Do you have a story of leaving a religion? What was it like for you?

signature

Identity Issues

A lot of people have identity issues. They let their identity be defined by something outside themselves. I did this for a long time. As a child I found my identity in my family. The identity we shared in Austin dissolved with the adoption of Russian kids and a move to Colorado. In youth I was taught to find my identity in Christ. So I studied the Bible, attempted to learn fully who God and Jesus were, and what that made me. I thought I had it, and then I would attempt to join Christian communities, and I didn’t fit. These people weren’t searching the same way I was, weren’t implementing the lessons I learned from the Bible – living life kindly, generously, intelligently as it seemed to instruct. They weren’t any different from the secular youth who had mocked my prudish intellect in middle school. So I became disillusioned with religion, unsure of how I could find my identity in an environment that seemed so lacking.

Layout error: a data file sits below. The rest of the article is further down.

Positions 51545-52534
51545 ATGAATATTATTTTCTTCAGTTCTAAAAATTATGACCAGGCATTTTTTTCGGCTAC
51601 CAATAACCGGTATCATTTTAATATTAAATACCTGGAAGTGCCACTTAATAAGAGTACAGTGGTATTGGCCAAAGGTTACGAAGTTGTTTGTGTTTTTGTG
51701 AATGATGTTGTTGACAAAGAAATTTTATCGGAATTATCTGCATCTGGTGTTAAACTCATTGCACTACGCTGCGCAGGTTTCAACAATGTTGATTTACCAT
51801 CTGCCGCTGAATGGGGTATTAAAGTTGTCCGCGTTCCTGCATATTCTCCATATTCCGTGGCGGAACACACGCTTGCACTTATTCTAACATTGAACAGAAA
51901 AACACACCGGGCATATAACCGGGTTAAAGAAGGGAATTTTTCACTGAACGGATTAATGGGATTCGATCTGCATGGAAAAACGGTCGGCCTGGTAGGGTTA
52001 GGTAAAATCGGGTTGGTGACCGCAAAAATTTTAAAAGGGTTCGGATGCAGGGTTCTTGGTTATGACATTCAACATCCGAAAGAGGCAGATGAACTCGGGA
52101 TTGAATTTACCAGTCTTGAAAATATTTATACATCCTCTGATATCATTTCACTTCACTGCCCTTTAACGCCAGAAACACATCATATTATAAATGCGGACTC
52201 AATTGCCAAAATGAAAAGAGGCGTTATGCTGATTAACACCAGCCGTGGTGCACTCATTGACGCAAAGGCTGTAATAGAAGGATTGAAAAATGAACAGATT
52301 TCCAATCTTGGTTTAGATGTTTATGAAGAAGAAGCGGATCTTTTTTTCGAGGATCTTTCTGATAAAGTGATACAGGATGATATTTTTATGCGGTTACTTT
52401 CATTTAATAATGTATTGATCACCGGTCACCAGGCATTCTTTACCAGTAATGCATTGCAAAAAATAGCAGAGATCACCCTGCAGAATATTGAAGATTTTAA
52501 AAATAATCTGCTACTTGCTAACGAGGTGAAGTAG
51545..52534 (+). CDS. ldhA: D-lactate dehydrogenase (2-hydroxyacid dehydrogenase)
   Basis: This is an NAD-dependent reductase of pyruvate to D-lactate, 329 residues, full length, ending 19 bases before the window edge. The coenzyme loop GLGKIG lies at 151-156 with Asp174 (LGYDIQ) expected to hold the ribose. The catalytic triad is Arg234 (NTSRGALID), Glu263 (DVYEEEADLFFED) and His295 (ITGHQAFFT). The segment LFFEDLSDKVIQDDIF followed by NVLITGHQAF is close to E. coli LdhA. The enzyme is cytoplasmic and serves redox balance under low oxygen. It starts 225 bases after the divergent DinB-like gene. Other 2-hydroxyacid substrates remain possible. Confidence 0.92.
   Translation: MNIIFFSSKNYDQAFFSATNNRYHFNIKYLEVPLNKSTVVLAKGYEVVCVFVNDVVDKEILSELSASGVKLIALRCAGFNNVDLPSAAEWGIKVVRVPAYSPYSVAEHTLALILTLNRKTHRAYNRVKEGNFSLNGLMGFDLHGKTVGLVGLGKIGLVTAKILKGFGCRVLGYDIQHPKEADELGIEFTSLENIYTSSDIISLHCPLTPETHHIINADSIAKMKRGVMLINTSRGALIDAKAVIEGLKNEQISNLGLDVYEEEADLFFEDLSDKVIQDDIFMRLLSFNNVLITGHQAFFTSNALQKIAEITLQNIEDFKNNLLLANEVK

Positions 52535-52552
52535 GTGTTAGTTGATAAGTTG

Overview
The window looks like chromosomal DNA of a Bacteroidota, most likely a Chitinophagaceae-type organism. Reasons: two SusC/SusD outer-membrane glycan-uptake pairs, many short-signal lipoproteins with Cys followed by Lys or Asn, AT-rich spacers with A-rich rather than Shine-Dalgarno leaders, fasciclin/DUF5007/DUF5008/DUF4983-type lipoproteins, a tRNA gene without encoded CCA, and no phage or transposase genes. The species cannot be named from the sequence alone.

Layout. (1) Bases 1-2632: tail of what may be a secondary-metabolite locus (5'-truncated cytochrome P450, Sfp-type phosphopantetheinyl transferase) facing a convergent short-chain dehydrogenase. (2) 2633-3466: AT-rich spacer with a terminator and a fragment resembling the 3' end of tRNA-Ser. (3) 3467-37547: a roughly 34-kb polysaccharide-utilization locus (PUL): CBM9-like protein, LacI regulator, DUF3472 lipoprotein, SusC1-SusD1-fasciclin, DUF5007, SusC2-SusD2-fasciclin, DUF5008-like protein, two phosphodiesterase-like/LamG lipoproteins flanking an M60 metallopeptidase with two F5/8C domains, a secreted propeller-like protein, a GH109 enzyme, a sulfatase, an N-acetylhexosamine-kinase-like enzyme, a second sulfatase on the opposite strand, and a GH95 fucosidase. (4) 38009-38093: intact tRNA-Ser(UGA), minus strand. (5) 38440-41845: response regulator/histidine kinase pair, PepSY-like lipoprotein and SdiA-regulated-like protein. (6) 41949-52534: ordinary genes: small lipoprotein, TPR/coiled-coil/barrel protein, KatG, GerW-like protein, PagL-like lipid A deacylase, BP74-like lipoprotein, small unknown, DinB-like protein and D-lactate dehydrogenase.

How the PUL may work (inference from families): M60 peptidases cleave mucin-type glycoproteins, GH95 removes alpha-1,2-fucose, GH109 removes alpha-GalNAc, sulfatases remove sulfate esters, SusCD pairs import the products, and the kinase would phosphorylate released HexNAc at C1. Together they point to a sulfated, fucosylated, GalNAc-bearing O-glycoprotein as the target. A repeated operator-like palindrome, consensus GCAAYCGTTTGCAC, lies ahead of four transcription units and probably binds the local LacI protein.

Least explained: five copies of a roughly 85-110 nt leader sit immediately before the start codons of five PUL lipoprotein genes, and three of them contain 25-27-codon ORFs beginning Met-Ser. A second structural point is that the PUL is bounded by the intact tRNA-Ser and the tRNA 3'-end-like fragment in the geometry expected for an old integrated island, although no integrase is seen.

I continued to search for my identity in various places. I’d always been taught to find it outside myself, and the importance of finding it had been utmost. I went to an HBCU straight out of high school, drawn to black culture by the confidence of the women and the strong identity they all seemed to possess. I learned how they carried themselves and why from extensive conversations, pledging a co-ed business fraternity, and a year and a half of coursework. But I couldn’t change my skin color, and on some level I still felt confused about who I was.

1375635_10200721157191093_1872273670_n

Shoutout to Iota Rho, Vengeance Spring 2013. These are my line brothers. I love them like family.